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According to the American Cancer Society, skin cancer is the most common type of cancer in the United States. Skin cancer is an abnormal growth of skin cells. It generally develops in areas that are exposed to the sun, but it can also form in places that don’t normally get sun exposure.
The two main categories of skin cancers are defined by the cells involved. The first category is basal and squamous cell skin cancers. These are the most common forms of skin cancer. They’re most likely to develop on areas of your body that get the most sun, like your head and neck. They’re less likely than other forms of skin cancer to spread and become life-threatening. But if left untreated, they can grow larger and spread to other parts of your body.
The second category of skin cancers is melanoma. They develop from cells that give your skin color. These cells are known as melanocytes. Benign moles formed by melanocytes can become cancerous. They can develop anywhere on your body. In men, these moles are more likely to develop on the chest and back. In women, these moles are more likely to develop on the legs.
Most melanomas can be cured if they’re identified and treated early. If left untreated, they can spread to other parts of your body and become harder to treat. Melanomas are more likely to spread than basal and squamous cell skin cancers.
Both types of skin cancer occur when mutations develop in the DNA of your skin cells. These mutations cause skin cells to grow uncontrollably and form a mass of cancer cells.
Basal cell skin cancer is caused by ultraviolet (UV) rays from the sun or tanning beds. UV rays can damage the DNA inside your skin cells. Squamous cell skin cancer is also caused by UV exposure. Squamous cell skin cancer can also develop after long-term exposure to cancer-causing chemicals. It can develop within a burn scar or ulcer, and may also be caused by some types of human papillomavirus (HPV).
The cause of melanoma is unclear. Most moles don’t turn into melanomas, and researchers aren’t sure why some do. Like basal and squamous cell skin cancers, melanoma can be caused by UV rays. But melanomas can develop in parts of your body that aren’t typically exposed to sunlight.
Certain factors raise your risk of developing skin cancer. For example, you’re more likely to get skin cancer if you:
If you develop suspicious spots or growths on your skin, or you notice changes in existing spots or growths, make an appointment with your doctor. You doctor will examine your skin or refer you to a specialist for diagnosis.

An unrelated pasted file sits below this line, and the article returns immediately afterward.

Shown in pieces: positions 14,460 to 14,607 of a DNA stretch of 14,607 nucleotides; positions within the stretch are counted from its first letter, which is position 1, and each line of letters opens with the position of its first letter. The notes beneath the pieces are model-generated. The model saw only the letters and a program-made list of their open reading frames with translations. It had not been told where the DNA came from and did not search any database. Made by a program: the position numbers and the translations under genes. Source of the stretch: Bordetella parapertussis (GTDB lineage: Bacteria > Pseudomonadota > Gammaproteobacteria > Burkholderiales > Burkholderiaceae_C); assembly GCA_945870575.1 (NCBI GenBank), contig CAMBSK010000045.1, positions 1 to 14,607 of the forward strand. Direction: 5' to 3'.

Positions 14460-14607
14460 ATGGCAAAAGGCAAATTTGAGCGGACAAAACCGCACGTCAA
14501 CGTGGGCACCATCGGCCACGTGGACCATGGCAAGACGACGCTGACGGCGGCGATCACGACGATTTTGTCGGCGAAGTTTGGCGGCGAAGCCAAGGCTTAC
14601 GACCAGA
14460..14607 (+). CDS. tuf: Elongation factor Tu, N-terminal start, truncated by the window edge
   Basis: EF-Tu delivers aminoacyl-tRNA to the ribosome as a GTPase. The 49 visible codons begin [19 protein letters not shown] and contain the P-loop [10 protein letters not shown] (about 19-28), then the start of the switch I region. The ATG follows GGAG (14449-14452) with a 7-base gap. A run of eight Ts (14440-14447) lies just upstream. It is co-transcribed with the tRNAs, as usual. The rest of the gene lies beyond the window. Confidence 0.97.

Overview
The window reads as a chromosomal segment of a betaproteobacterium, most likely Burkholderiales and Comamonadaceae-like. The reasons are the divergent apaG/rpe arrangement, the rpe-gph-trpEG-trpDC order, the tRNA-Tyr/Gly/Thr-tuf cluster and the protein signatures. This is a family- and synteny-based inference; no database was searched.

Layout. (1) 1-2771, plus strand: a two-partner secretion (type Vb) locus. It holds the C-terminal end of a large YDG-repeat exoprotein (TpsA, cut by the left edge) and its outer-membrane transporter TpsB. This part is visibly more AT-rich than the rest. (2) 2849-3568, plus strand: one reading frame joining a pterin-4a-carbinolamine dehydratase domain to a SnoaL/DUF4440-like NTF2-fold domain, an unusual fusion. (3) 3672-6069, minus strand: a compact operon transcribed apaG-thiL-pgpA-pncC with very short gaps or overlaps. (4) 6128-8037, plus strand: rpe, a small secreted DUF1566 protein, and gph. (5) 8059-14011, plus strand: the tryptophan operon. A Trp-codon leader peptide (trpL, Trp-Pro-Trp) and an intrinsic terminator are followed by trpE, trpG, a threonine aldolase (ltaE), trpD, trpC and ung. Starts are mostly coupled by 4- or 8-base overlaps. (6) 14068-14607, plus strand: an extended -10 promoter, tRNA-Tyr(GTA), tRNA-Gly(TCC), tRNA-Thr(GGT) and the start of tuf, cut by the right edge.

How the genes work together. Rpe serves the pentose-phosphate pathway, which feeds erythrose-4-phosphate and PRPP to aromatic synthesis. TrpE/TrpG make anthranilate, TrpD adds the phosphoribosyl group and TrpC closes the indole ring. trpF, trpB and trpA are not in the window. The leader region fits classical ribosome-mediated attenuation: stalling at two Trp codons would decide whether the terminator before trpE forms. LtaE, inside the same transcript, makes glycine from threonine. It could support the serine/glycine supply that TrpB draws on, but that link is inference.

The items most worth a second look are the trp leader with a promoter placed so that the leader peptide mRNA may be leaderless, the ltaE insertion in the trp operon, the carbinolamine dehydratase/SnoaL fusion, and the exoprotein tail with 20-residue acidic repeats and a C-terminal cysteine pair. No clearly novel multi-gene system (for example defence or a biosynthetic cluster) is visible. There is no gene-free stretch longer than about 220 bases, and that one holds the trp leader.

Your doctor or specialist will likely examine the shape, size, color, and texture of the suspicious area on your skin. They will also check for scaling, bleeding, or dry patches. If your doctor suspects it might be cancerous, they may perform a biopsy. During this safe and simple procedure, they will remove the suspicious area to send to a lab for testing. This can help them learn if you have skin cancer.
If you’re diagnosed with skin cancer, you may need additional tests to learn how far it has progressed. Your recommended treatment plan will depend on the type and stage of your skin cancer, as well as other factors.
If you’re diagnosed with skin cancer, your doctor may assemble a team of specialists to help address different aspects of your condition. For example, your team may include one or more of the following:
You may also receive support from other health care providers, such as:
Your recommended treatment plan will depend on different factors, like the size, location, type, and stage of your skin cancer. After considering these factors, your healthcare team may recommend one or more of the following treatments:
Ask your doctor for more information about your treatment options.
Potential complications of skin cancer include:
If you’ve had skin cancer, you’re at heightened risk of developing it again in another location. If your skin cancer recurs, your treatment options will depend on the type, location, and size of the cancer, and your health and prior skin cancer treatment history.
To lower your risk of skin cancer, avoid exposing your skin to sunlight and other sources of UV radiation for extended periods of time. For example:
It’s also important to regularly examine your skin for changes like new growths or spots. Tell your doctor if you notice anything suspicious.
If you develop skin cancer, identifying and treating it early can help improve your long-term outlook.
Written by: Stacey Feintuch
Medically reviewed on: Jan 04, 2017: Sarah Taylor, MD, FAAD
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